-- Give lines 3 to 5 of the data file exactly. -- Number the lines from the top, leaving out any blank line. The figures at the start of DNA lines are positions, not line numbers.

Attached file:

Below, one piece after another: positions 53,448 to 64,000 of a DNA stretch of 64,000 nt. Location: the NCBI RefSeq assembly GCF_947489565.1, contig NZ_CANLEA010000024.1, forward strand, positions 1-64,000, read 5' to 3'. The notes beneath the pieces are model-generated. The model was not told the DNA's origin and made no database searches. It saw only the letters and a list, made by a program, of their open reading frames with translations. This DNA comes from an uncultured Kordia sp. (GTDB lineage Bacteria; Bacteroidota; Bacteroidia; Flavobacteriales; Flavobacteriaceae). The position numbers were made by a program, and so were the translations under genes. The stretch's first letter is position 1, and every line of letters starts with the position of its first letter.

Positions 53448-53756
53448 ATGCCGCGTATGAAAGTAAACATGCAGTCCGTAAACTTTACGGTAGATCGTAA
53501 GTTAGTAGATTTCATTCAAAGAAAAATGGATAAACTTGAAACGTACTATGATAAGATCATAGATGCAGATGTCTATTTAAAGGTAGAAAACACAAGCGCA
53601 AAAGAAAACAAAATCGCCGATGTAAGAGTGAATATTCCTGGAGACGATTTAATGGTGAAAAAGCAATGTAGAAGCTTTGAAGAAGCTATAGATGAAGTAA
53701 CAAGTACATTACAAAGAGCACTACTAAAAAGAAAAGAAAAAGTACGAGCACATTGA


53448 ATGCCGCGTATGAAAGTAAACATGCAGTCCGTAAACTTTACGGTAGATCGTAA
53501 GTTAGTAGATTTCATTCAAAGAAAAATGGATAAACTTGAAACGTACTATGATAAGATCATAGATGCAGATGTCTATTTAAAGGTAGAAAACACAAGCGCA
53601 AAAGAAAACAAAATCGCCGATGTAAGAGTGAATATTCCTGGAGACGATTTAATGGTGAAAAAGCAATGTAGAAGCTTTGAAGAAGCTATAGATGAAGTAA